Gita, but the thought was not enough to sustain me. My momentum ground to a halt inchapter five.Many years passed. I was able to observe the same pattern of learning and forgetting withmany works of Sanskrit literature. Of course its always easy to retrieve something you
 have learned previously, but at one point, I decided that I wanted to actively retain anytext that I took the time to learn.I set upon learning the Gita in its entirety. Once I made the commitment, it was a matter of having a strategy and getting started. One of the most important factors was changingmy concept of memory. In taking on longer selections of text I've had to come to termswith the limitations of what I call my memory. My memory is limited, being based uponmy past. On the other hand, to work with the idea of "unlimited memory" is a life-transforming act that begins to free you from uncountable self-imposed limitations fromthe past. This is a direct application of yoga to the learning process. The primary tools areabhyaaa and vai+agya, i.e. the continuous focus on the task at hand without identifyingwith the remembering as my success or the forgetting as my failure. This means catchingand eliminating the usual assessments that always come up when you're learningaeverything from "I'm getting this! This is exciting. Imagine what the future of this could be! to a this is difficult - I've wasted so much time. I'll never get to the level of others. I'mnot good enough . . ." To the degree these interruptions are eliminated memory isstreamed by the actual content being learned. Memory becomes less fragmented, sharper like a camera brought into in focus. Such a process requires putting aside constraints of time ("If I learn 5 sutras a day then it would take 800 days . .) Don't even bother. The project will take the time it takes, and with a memory being liberated from its past, itcould actually end up being less. Still, the single most important factor in producingresults is to do something everyday.The most learned man I have ever met is a Sanskrit scholar named R. K. Sharma. Hismemory appears to have vast reserves. When he calls up a verse to demonstrate a point,his humility touches you deeply. Learning in his tradition is a yajna, an act of offeringrather than possessing. Tapping into an unlimited memory is a constant and wondrous process of discovery that is without doubt unique to every individual. Here are some points that have helped me:1. I learn a single verse or sutra until I can repeat it effortlessly. Then a second. String 1and 2 together until it flows. Add a third. Chant 1, 2 and 3. After adding 4, I remove 1from the string. I'm chanting 2, 3 and 4. Add # 5 and chant 3, 4 and 5 until it's effortless.During a sabbatical a number of years ago. I went to a state park every autumn afternoon,sat beside a stream for a couple hours, and did the above process while focusing on theflowing water. Learning was virtually effortless. In a period of two months I learned 700to 800 sutras. In many years' previous attempts I had never been able to reach 100.2. Continue to recite previously learned chapters, verses etc. at wider intervals as newchapters are learned. For example Chapter One is recited every other day while Chapter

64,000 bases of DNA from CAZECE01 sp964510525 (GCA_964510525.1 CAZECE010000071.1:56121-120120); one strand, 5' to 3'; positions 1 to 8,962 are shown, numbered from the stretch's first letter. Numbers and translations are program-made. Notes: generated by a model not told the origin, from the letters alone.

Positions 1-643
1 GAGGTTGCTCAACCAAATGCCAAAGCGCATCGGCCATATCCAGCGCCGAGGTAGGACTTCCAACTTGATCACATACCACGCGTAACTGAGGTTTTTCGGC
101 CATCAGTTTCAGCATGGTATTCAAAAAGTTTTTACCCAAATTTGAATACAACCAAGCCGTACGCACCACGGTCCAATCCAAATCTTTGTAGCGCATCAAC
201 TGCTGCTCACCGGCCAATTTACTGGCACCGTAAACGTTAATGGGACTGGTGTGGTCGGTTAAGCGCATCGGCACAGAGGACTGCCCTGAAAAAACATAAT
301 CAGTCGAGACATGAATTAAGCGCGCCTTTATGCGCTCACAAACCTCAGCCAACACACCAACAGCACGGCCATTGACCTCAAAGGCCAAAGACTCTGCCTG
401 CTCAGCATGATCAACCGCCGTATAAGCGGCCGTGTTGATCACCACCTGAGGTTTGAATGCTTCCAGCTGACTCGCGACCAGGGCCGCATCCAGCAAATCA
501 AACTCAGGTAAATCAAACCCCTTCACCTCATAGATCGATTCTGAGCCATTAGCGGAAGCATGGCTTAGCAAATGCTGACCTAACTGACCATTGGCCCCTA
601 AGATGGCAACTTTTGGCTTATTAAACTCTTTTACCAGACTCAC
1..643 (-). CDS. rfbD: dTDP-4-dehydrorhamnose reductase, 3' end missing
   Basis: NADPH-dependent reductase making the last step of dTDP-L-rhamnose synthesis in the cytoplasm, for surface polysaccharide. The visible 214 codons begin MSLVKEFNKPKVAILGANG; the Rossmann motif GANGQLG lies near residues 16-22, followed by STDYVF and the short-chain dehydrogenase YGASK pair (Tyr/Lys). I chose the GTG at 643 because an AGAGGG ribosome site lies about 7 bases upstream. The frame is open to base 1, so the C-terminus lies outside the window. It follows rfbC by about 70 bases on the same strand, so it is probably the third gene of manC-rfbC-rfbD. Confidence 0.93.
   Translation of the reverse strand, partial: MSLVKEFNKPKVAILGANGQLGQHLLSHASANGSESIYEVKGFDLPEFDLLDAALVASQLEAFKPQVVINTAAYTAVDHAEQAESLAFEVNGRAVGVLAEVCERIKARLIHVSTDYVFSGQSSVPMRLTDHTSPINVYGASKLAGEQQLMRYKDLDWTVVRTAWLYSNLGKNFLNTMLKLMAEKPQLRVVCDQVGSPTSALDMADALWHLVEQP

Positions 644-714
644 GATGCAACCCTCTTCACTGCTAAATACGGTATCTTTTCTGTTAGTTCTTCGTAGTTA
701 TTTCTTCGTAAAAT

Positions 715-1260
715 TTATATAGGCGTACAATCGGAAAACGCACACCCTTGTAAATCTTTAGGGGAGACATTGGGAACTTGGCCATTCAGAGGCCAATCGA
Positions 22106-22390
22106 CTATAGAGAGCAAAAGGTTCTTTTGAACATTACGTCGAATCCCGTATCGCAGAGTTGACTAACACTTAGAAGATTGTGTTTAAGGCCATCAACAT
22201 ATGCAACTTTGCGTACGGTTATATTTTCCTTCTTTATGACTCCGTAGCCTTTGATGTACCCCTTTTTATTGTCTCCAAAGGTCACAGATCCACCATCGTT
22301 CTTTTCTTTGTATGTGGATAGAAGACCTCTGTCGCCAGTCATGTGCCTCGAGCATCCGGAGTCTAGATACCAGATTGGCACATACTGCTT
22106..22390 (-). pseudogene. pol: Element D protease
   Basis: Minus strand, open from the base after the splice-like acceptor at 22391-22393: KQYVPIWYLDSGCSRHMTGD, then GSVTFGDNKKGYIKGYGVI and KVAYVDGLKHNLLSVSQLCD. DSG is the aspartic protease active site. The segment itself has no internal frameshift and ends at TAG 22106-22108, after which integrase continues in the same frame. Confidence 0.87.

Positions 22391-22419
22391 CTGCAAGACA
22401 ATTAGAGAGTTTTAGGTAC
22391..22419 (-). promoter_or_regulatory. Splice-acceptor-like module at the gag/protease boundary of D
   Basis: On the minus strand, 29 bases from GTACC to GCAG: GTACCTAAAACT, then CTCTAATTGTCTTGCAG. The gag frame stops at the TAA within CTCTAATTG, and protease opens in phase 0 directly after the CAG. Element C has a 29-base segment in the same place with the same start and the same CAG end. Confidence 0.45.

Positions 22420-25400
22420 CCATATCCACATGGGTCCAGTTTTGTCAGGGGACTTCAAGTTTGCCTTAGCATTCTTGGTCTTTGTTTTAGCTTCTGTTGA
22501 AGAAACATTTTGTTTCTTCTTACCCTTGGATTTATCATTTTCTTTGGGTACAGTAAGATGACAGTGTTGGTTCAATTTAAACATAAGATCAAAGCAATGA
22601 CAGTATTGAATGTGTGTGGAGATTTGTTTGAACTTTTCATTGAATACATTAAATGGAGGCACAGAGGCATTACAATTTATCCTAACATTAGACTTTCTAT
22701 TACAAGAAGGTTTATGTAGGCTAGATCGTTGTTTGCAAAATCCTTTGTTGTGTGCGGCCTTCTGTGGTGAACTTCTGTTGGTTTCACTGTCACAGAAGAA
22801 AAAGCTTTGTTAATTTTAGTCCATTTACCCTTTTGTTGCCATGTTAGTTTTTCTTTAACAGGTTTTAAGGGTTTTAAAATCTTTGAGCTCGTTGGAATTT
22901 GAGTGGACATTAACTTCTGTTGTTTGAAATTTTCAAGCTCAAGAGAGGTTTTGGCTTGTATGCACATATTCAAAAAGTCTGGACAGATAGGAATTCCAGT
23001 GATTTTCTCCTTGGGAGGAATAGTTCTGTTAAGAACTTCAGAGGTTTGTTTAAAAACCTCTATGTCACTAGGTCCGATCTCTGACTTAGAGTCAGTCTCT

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outsider added this note
Due to this technique, Sanskrit texts were preserved for thousands of years, without writing them down.
outsider added this note
Dear friend...the technique you mentioned is somewhat like the 'ghana patha' - though not as complicated as - technique of sanskrit scolars in india, who used it to remember text without missing a single syllable. It goes like this - 1,2 -2,1 - 1,2,3 - 3,2,1 - 1,2,3 - 2,3 - 3,2 - 2,3,4 - 4,3,2 - 2,3,4 - it goes on and on.